One other feature of note with the drive system is that it is backward compatible to the past generation P321 G2 hub series. The old system engages fast but for a trials rider, poacher, or someone who prefers the sounds of nature over the whir of a loud hub that may appeal.
This begs a question. If the older generation Project 321 hubs used Industry Nine internals, and the new drive system is compatible with the older hubs, does that mean that I can put the 1.66° P321 guts into my Industry Nine Hub?
Project 321 hasn't tested for this configuration but it absolutely will physically work to install their drive ring and freehub into a Torch hub. They can't recommend it and do not extend a warranty on drive parts installed into another manufacturer's hub but the small parts are available separately.
Since I swapped to oil in the freehub I haven't suffered a single slip, skip, or other hub related drivetrain issue. That meets my expectation for premium mountain bike hub. If I have to think about it out on the trail then it's not doing its job.
A rider who doesn't care about hub engagement can maybe still appreciate the Project 321 rear hub for the quality and ease of service. I love fast engaging hubs and wouldn't personally spend on a high-end* hub that has more than 3° of engagement. That's my bias. And given that bias, I love these hubs. I don't need to have access to a full bike shop, machine shop, a ton of experience, or an engineering degree to fully rebuild them and there are no expensive tools required to do a full overhaul including the bearings.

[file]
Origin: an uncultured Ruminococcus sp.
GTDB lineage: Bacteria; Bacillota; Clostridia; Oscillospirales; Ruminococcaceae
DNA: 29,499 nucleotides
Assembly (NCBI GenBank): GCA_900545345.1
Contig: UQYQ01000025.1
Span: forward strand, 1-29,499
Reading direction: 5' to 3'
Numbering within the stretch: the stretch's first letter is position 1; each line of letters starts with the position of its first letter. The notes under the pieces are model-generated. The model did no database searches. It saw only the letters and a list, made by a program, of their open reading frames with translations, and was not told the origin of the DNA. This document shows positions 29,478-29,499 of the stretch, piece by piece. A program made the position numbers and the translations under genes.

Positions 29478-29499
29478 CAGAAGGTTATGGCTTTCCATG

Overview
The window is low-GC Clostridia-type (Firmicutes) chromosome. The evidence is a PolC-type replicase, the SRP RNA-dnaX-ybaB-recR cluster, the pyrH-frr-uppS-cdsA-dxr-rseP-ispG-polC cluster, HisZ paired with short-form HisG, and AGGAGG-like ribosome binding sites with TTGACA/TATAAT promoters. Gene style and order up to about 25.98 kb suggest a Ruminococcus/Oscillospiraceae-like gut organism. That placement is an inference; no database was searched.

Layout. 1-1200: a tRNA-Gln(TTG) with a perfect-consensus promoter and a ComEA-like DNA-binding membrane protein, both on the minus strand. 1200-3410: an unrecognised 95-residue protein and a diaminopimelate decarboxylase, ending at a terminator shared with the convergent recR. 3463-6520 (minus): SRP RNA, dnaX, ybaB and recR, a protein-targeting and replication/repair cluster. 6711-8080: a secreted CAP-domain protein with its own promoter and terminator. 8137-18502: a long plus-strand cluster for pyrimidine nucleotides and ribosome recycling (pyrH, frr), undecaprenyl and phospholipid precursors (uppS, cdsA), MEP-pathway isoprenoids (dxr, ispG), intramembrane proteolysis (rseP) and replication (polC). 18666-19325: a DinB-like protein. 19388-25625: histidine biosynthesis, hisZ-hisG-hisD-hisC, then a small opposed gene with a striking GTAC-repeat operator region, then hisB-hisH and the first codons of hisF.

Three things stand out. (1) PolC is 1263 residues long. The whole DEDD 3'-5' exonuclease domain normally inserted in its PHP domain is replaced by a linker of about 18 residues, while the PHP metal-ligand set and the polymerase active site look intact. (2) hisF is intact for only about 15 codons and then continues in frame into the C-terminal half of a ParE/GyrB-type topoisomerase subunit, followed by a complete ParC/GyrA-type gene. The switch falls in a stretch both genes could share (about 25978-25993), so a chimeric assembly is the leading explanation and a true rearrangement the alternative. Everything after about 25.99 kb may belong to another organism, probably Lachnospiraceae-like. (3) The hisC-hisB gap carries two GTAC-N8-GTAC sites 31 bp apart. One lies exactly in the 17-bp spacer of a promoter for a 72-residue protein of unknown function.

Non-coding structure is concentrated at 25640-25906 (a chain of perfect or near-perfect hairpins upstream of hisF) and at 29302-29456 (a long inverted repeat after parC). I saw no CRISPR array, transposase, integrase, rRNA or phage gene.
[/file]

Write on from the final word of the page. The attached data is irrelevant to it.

As to my issue early on, Project 321 says less than 0.1% of the hubs they've sold have had the issue and, of course, everyone has been looked after. Performance has been flawless and that's what I'd expect if I ordered a set of hubs today. Which I would certainly do if I needed to replace the Industry Nine hub I run on my lighter single speed wheelset.
*Actually, after testing Bontrager's 300 USD Line Comp wheelset I can't can't think of a reason I'd buy any hub with more than 3° between engagements.
Made in Bend Oregon with house-made parts, except for the wicked Japanese EZO bearings, these Project 321 hubs command a premium price - 415 USD rear | 185 USD front.
That's a lot of money and a set of well maintained Bontrager Line Comp wheels, potentially with some EZO bearings installed at service time, make a compelling min-maxing counter-argument.
But, high-end hubs are one area on my bike that I've long been willing to invest money, from my 2000 Profile Racing hub onward, and if they're in your budget I* think they're a great buy.
For more information please check out Project 321's website here.
*For a second opinion please see Tim's We Are One review here.